Supplementary schools set up by Afro-Caribbean and Asian community and parents' groups have been multiplying across the country for the past three decades and continue to motivate children and raise their self-esteem as well as their achievement.
Despite a series of funding reductions, Section 11 projects are still managing to cover a range of activities.
In Waltham Forest, East London, an Afro-Caribbean project targets underachieving boys, aiming to improve their attainment, reduce exclusions and work towards integration into schools.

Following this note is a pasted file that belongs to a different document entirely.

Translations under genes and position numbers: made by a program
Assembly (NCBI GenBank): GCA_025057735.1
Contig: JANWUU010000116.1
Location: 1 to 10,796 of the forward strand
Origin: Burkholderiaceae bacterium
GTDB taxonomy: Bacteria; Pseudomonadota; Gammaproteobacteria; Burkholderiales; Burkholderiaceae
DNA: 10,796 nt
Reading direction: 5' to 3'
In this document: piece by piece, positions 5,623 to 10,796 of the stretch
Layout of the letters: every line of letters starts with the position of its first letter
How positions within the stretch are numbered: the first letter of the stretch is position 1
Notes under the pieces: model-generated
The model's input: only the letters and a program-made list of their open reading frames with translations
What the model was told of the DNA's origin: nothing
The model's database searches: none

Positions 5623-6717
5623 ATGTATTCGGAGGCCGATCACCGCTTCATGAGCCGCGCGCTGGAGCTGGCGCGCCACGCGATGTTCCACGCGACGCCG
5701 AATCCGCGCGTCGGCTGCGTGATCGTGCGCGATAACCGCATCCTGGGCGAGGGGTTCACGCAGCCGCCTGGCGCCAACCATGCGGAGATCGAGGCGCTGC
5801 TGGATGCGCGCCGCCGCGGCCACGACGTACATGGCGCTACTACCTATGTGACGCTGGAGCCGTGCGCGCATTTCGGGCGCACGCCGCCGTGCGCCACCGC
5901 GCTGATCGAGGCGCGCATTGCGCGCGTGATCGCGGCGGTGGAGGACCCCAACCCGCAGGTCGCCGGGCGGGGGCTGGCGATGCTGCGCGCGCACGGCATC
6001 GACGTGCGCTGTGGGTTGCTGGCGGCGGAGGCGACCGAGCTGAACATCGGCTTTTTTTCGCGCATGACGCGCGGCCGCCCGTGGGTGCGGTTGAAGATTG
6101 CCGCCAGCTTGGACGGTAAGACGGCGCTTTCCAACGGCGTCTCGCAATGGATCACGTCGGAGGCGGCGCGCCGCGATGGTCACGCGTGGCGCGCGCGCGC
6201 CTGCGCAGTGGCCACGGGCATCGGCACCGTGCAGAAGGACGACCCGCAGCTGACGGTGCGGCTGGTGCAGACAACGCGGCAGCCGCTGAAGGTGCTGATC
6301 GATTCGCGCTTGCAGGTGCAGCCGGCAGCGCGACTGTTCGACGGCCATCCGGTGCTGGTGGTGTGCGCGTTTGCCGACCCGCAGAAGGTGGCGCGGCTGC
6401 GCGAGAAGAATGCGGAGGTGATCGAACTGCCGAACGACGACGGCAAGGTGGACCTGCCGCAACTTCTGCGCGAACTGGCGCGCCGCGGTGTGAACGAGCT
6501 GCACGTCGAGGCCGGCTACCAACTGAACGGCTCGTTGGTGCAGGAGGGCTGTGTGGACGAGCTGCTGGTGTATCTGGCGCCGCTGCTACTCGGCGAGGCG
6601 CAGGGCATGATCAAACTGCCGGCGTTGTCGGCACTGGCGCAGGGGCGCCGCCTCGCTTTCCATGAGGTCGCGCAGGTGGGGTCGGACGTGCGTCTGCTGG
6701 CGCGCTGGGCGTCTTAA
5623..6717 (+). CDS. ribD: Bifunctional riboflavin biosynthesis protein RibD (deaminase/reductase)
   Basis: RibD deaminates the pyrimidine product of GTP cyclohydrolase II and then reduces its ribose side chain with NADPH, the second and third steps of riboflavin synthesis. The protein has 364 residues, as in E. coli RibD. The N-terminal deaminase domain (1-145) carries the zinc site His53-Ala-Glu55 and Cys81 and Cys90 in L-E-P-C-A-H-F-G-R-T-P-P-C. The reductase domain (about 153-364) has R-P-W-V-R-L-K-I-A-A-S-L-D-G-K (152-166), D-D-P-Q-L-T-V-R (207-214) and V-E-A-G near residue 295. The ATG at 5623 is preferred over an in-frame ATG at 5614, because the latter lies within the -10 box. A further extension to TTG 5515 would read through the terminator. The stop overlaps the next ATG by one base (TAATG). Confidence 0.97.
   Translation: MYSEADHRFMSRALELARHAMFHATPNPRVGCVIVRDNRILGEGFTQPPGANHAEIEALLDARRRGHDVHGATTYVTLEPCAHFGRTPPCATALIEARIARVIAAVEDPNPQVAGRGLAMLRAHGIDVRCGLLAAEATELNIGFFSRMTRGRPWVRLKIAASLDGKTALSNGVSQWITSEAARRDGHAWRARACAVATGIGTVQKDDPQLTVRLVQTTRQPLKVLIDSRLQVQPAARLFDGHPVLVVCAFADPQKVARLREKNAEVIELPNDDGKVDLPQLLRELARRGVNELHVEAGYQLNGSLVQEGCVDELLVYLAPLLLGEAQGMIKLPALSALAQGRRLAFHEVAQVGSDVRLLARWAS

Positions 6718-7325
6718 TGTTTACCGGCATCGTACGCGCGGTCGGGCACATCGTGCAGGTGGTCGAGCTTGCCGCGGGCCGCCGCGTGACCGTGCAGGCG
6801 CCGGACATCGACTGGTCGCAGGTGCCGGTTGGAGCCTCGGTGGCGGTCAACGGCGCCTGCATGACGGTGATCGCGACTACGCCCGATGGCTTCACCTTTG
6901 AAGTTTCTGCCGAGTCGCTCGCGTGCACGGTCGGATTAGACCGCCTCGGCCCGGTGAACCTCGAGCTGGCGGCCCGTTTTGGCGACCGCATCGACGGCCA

A team of 16 teachers, most of them black, look at the learning experiences of pupils over a period and identify ways of improving classroom management through child-shadowing.
Jennifer James, co-ordinator of the project, says: "A number of teachers - secondary and also some primary - say that they're afraid of Afro-Caribbean boys. They regard them as a kind of deviant group exhibiting bad behaviour. "
Addressing these perceptions, the team works closely with schools, helping to increase sensitivity to all ethnic groups through in-service training and close liaison with class teachers and getting parents more involved in the life of the school and their children's work.